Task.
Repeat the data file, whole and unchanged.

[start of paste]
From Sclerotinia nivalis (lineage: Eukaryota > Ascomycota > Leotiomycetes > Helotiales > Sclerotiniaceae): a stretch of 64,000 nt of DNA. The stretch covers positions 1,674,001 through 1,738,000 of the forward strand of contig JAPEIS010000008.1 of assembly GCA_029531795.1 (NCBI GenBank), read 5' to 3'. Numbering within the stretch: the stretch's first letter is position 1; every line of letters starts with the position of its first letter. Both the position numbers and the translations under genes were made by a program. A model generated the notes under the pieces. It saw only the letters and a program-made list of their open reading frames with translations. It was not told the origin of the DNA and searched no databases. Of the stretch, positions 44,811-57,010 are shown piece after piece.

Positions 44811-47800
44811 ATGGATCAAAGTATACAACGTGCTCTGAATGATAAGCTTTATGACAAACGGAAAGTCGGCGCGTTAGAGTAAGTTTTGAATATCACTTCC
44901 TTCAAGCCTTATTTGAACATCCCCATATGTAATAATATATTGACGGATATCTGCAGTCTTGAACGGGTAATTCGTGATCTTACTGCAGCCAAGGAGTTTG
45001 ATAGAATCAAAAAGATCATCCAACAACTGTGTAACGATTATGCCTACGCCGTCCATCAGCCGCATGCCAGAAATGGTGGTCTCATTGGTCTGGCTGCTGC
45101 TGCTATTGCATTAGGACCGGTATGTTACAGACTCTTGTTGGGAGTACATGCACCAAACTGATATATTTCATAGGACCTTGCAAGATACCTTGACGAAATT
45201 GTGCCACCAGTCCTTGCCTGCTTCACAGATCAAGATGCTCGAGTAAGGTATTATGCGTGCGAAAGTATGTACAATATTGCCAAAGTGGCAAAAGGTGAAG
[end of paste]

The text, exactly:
From Sclerotinia nivalis (lineage: Eukaryota > Ascomycota > Leotiomycetes > Helotiales > Sclerotiniaceae): a stretch of 64,000 nt of DNA. The stretch covers positions 1,674,001 through 1,738,000 of the forward strand of contig JAPEIS010000008.1 of assembly GCA_029531795.1 (NCBI GenBank), read 5' to 3'. Numbering within the stretch: the stretch's first letter is position 1; every line of letters starts with the position of its first letter. Both the position numbers and the translations under genes were made by a program. A model generated the notes under the pieces. It saw only the letters and a program-made list of their open reading frames with translations. It was not told the origin of the DNA and searched no databases. Of the stretch, positions 44,811-57,010 are shown piece after piece.

Positions 44811-47800
44811 ATGGATCAAAGTATACAACGTGCTCTGAATGATAAGCTTTATGACAAACGGAAAGTCGGCGCGTTAGAGTAAGTTTTGAATATCACTTCC
44901 TTCAAGCCTTATTTGAACATCCCCATATGTAATAATATATTGACGGATATCTGCAGTCTTGAACGGGTAATTCGTGATCTTACTGCAGCCAAGGAGTTTG
45001 ATAGAATCAAAAAGATCATCCAACAACTGTGTAACGATTATGCCTACGCCGTCCATCAGCCGCATGCCAGAAATGGTGGTCTCATTGGTCTGGCTGCTGC
45101 TGCTATTGCATTAGGACCGGTATGTTACAGACTCTTGTTGGGAGTACATGCACCAAACTGATATATTTCATAGGACCTTGCAAGATACCTTGACGAAATT
45201 GTGCCACCAGTCCTTGCCTGCTTCACAGATCAAGATGCTCGAGTAAGGTATTATGCGTGCGAAAGTATGTACAATATTGCCAAAGTGGCAAAAGGTGAAG